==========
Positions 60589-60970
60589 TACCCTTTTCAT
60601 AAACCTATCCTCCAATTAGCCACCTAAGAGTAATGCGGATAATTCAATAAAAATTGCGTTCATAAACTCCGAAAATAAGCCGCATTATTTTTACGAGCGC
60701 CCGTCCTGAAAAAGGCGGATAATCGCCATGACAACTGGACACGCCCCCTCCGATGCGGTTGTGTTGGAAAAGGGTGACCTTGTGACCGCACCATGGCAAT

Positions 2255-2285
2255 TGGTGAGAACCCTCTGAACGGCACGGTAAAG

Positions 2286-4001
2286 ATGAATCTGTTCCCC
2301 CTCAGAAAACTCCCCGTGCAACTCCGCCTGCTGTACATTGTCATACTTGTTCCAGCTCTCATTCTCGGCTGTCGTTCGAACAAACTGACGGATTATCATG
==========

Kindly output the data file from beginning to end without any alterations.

Positions 60589-60970
60589 TACCCTTTTCAT
60601 AAACCTATCCTCCAATTAGCCACCTAAGAGTAATGCGGATAATTCAATAAAAATTGCGTTCATAAACTCCGAAAATAAGCCGCATTATTTTTACGAGCGC
60701 CCGTCCTGAAAAAGGCGGATAATCGCCATGACAACTGGACACGCCCCCTCCGATGCGGTTGTGTTGGAAAAGGGTGACCTTGTGACCGCACCATGGCAAT

Positions 2255-2285
2255 TGGTGAGAACCCTCTGAACGGCACGGTAAAG

Positions 2286-4001
2286 ATGAATCTGTTCCCC
2301 CTCAGAAAACTCCCCGTGCAACTCCGCCTGCTGTACATTGTCATACTTGTTCCAGCTCTCATTCTCGGCTGTCGTTCGAACAAACTGACGGATTATCATG